So it’s little wonder that an original 750 S ain’t cheap. This one’s about to go to auction at Bonhams, and is expected to fetch $84,750 to $113,000—dented fuel tank and all. On the up side, it only has 11,968 miles on the dial, despite being almost five decades old.
The story goes that the bike spent a chunk of its life in the private collection of the late John Foulston—a gentleman racer who owned the Brands Hatch, Oulton Park, Snetterton, and Cadwell Park racing circuits in the UK. It had just 2,000 miles on its odometer when it was sold from his estate to its current owner, who then proceeded to rack up the remaining miles.
The dent in the tank comes from a small mishap on the way back from a roadworthiness testing center in 2019. The owner hit a slippery patch and managed to stay upright—but the bike brushed a wall in the process. Since the paint on the 750 is still original, he left the dent in to avoid a respray.
If you’re feeling rich, you could always buy it and decide yourself whether to spray it or not. The deal also includes a bevy of ownership and expired registration documents, invoices, and the original tool kit, which is still mounted under the seat. Tempted? [Via]
Super73 ZX We’re big fans of Super73’s e-bikes, and think of them as the Monkey bikes of the electric mobility world. Their bikes are cute and accessible, and cover a wide price bracket too—from the $1,395 Z1 to the $3,495 RX.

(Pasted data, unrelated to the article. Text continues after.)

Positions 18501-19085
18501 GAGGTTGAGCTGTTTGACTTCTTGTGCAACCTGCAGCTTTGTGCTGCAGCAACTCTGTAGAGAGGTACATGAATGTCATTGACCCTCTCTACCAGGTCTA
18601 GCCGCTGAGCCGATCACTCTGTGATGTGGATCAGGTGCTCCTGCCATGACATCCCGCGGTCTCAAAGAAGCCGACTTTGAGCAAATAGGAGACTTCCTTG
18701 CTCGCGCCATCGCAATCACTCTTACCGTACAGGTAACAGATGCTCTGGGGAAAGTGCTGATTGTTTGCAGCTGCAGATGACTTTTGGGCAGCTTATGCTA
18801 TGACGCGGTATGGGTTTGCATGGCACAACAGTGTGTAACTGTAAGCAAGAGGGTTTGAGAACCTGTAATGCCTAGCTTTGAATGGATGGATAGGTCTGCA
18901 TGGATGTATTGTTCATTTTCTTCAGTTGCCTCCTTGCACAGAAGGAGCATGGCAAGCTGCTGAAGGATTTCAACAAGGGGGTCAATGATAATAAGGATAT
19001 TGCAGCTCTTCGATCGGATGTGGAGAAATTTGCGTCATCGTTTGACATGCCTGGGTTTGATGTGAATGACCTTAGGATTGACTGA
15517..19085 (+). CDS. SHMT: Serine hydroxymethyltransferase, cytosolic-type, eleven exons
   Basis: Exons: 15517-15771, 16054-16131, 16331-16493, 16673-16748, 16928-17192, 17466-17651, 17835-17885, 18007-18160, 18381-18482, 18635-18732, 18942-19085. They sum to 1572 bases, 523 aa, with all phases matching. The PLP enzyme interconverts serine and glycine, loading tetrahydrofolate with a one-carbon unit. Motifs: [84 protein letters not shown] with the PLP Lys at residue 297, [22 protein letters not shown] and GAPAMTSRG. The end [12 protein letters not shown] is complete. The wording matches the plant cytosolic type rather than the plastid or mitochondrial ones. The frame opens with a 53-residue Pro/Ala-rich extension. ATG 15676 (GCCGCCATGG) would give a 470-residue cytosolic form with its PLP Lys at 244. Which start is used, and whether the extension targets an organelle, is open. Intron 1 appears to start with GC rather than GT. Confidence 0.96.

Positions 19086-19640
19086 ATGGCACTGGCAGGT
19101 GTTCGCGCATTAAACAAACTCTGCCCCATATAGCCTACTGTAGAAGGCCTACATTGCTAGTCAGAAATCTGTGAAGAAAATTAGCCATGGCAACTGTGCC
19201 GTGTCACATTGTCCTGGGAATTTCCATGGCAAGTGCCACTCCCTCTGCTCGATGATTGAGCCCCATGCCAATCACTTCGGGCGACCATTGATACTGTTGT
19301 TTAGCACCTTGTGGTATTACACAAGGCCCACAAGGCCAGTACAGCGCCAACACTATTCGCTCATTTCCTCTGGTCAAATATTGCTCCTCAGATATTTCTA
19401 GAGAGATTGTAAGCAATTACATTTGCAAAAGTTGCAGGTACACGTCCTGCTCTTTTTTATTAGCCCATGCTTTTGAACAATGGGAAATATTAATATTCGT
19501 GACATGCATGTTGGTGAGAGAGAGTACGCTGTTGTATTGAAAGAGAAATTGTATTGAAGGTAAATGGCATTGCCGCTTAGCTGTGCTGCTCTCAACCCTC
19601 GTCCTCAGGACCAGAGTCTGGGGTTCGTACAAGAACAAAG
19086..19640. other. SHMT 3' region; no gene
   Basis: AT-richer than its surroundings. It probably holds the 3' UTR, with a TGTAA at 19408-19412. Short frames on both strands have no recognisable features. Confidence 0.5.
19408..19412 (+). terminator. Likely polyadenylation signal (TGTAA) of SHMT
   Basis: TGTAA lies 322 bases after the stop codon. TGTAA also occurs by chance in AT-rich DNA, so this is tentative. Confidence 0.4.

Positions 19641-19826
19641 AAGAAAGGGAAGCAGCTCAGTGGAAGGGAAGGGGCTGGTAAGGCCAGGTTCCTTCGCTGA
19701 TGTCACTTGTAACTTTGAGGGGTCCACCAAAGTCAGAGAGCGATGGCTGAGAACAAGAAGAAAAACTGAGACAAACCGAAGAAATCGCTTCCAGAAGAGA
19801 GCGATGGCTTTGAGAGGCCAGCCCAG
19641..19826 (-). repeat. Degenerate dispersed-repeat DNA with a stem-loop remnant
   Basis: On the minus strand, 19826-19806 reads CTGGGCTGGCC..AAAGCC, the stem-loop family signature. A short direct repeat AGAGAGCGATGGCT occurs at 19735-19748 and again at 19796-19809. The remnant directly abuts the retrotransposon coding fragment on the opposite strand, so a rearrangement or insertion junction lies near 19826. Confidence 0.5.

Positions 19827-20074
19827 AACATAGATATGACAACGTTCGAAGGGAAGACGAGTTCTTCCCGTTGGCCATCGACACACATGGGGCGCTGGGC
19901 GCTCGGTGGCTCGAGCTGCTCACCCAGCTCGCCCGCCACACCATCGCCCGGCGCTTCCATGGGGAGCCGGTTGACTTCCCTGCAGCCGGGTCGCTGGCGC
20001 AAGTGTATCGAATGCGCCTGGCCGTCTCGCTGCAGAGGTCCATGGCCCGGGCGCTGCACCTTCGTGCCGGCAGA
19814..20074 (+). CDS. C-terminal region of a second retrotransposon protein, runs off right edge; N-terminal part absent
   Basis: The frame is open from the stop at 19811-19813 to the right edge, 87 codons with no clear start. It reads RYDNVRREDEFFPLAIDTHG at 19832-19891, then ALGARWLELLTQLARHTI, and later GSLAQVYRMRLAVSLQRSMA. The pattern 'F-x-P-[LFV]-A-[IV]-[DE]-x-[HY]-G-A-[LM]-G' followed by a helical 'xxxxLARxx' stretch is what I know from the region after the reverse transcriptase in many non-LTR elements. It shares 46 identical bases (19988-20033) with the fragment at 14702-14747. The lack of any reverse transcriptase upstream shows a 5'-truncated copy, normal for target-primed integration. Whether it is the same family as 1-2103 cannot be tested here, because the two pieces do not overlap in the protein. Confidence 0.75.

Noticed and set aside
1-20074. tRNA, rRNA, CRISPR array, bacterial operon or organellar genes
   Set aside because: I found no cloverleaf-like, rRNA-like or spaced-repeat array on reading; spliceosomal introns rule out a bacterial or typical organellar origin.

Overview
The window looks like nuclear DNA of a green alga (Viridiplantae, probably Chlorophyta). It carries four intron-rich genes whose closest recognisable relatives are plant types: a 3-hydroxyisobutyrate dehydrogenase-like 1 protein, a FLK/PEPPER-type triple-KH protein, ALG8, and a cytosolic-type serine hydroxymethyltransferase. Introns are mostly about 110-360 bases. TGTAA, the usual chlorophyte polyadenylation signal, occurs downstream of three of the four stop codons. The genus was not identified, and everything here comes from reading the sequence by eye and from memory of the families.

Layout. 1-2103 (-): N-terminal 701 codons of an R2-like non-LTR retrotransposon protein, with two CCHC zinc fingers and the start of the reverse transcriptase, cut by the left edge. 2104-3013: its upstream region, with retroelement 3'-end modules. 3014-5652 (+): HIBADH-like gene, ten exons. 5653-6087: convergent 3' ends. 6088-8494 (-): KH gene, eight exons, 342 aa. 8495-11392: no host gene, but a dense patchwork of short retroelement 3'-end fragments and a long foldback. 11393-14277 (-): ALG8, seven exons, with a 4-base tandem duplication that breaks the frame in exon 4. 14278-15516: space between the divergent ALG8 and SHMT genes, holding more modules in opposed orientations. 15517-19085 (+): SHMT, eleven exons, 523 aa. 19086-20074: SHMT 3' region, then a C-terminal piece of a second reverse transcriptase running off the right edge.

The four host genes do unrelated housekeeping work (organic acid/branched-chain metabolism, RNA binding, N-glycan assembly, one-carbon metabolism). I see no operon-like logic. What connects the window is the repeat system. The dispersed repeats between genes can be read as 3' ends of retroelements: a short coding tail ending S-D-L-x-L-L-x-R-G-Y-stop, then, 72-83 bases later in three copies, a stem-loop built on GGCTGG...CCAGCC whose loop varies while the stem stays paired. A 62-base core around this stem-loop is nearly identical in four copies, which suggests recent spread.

Now they’ve added a new model: an upgrade of the Z1 called the ZX. At $1,995 it’s not painfully more expensive than its sibling, but it’s been upgraded in almost every way, making it a good fit for riders that feel like the entry-level Z1 doesn’t quite cut it.
Super 73 have kept the Z1’s general design, but given the ZX a lightweight aluminum frame, a bigger and more comfortable seat, and revised ergonomics. It has a bigger battery too, four riding modes that cover pedal-assist and throttle options, and room for a passenger, at a push.
The specs represent a big-enough jump over the smaller Z1 to make sense.
The ZX has a 615 watt-hour battery, with a motor that makes 750 watt nominal and 1,350 watt peak power. Its range is between 25 and 35 miles, and it weighs 62.6 lbs with a 325 lbs rider weight limit. (For comparison, the Z1 has a 418 watt-hour battery, a 500 watt motor and a 15-25 mile range, with a 250 lbs rider weight limit.)
The Super73 ZX rolls on fat 20” wheels, with mechanical disc brakes and no suspension (although optional front suspension is on its way). Colors on offer include ‘moon rock’ and ‘storm gray,’ and lights and turn signals are optional, if you need to make it street legal. [Super73]
Icon Drift & Destroy Our friends at Icon Motosports in Portland have a habit of producing wild video edits to promote their riding gear. ‘Drift & Destroy’ is one of their gnarliest yet, and was filmed by a remote crew in Cape Town, South Africa, smack bang in the middle of the COVID-19 pandemic.
One of the stars of the show is the company’s new Icon 1000 Synthhawk jacket. Styled as a stealthy casual hoody, the Synthhawk uses Ax Laredo for its chassis; a synthetic fabric that resembles leather, and is said to offer decent abrasion resistance without the weight penalty.
It’s cut using Icon’s sport fit, which has pre-curved arms, and is relaxed without being baggy. The branding is minimal, the hood can be stowed, and there’s a full set of D30 protectors. Extra ventilation is available via zippered vents on the chest and back, and a clever mesh panel that hides ‘inside’ the main zipper. And the shell offers light water resistance too.